UAW Strike Could Be Coming: Who Gets The Most Blame From US Adults — Ford, GM, Stellantis, The Union Or Joe Biden?

Zinger Key Points
  • A survey finds out from U.S. adults if they support a potential strike by UAW workers this week.
  • The survey asks adults to weigh in on the key issues in the contract dispute and who should get the blame.

A strike by the United Auto Workers (UAW) union could happen later this week if a deal is not reached by a Sept. 15 deadline.

Here’s a look at the latest on the potential strike and how Americans feel about it and who the blame should be placed on.

What Happened: The UAW union is seeking new contracts with an aggressive pay increase and a shortened work week.

The three leading Detroit automakers have pushed back on the demands and could see strikes happen on Friday.

General Motors Co GM, Ford Motor Co F and Stellantis NV STLA are the three automakers in question.

As of Wednesday, the UAW is threatening strikes at U.S. auto factories if a deal is not reached by the Thursday deadline.

As previously reported by Benzinga, an ongoing strike could have an impact on the U.S. gross domestic product and severely impact the state of Michigan.

A new survey from Morning Consult showed how Americans feel about the potential strikes, who is most to blame for potential strikes and which demands from the UAW are most realistic.

Related Link: UAW's Fain Says GM's 10% Offer Insulting As Contract Negotiations Break Down 

Survey Results: Morning Consult conducted a survey of U.S. adults from Sept. 9 to Sept. 11 asking a variety of questions about the potential strike.

When asked if they supported the strike or opposed the strike, U.S. adults surveyed supported it with a 2-to-1 margin, with the following results:

  • Strongly support: 23%
  • Somewhat support: 28%
  • Don’t Know/no opinion: 26%
  • Somewhat oppose: 13%
  • Strongly oppose: 10%

The survey also asked which demands from the UAW union were most and least supported. U.S. adults were most supportive of an increase in retirement benefits and a 10% immediate pay increase for full-time employees. These two items saw 70% and 68% strongly support or somewhat support, respectively.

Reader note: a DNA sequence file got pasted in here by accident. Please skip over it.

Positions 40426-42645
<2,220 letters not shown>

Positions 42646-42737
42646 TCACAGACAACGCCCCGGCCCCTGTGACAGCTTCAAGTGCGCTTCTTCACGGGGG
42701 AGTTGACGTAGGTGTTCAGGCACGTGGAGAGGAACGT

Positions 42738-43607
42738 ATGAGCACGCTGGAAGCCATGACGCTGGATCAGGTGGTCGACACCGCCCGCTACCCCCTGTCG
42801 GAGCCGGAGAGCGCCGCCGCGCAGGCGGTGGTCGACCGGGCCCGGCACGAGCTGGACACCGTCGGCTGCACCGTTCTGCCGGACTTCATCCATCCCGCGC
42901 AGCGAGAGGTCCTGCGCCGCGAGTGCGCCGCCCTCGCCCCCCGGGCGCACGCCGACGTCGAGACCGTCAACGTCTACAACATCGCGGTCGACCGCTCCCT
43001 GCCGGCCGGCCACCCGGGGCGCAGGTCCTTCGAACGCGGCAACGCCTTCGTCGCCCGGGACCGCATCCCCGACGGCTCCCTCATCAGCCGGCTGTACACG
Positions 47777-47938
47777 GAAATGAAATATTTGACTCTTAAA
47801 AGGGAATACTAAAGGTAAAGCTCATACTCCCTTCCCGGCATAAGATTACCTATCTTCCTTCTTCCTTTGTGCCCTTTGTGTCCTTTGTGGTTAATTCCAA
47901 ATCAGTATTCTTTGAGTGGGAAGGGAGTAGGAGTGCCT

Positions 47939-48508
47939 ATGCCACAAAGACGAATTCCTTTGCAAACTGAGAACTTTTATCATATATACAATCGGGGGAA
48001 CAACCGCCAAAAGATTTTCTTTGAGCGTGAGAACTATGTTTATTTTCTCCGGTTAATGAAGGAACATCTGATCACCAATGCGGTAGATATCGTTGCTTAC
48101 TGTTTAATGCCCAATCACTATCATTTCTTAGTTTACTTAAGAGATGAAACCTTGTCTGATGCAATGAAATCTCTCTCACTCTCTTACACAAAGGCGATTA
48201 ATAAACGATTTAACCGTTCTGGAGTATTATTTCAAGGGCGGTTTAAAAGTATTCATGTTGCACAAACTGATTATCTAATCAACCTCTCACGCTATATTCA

The 46% increase in wages over the next four years saw mixed results in the survey with 27% strongly supporting, 25% somewhat supporting, 15% somewhat opposing and 14% strongly opposing.

A shortened workweek received the least support in the poll with 45% saying they strongly support or somewhat support and 35% saying they somewhat oppose or strongly oppose. Twenty percent didn’t know or had no opinion.

Those taking part in the survey were also asked who would be most to blame if the strike happened on Sept. 15.

General Motors, Ford and Stellantis were listed as the biggest winner in the blame game with 27% saying they would be a lot to blame and 42% saying the big three would be blamed some. The remaining 18% and 14% said they would blame the three automakers not much and not at all, respectively.

The UAW union got 57% of votes for a lot of blame or some blame with 43% saying there would be not much or no blame at all placed on the unions.

President Joe Biden also got listed as a person to blame and received the highest percent of people saying he was a lot to blame with 28%. Biden received the lowest overall support for blame though, getting only 23% saying he should get some blame and 49% saying the president should get not much or no blame at all.

Automation in the automobile industry and the success of other unionized efforts this year were the other two items listed as areas to blame and received mixed results.

The survey also showed voters support labor unions in an increased fashion in 2023. Of all U.S. voters, 58% said they support labor unions, compared to 51% support in 2022 and 54% support in 2021.

Democratic voters polled showed 75% support for labor unions, compared to 65% in 2022 and 69% in 2021. Republican voters polled showed 44% support for labor unions, compared to 38% in 2022 and 37% in 2021.

Independent voters stayed the same with 46% support shown in each year from 2021 to 2023.

Read Next: Elon Musk Says Unions Control The Democratic Party 

Photo: Shutterstock


Market News and Data brought to you by Benzinga APIs
Posted In: NewsMarketsauto stocksJoe Bidenlabor unionsMorning ConsultstrikesUAWunionsUnited Auto Workers
Benzinga simplifies the market for smarter investing

Trade confidently with insights and alerts from analyst ratings, free reports and breaking news that affects the stocks you care about.

Join Now: Free!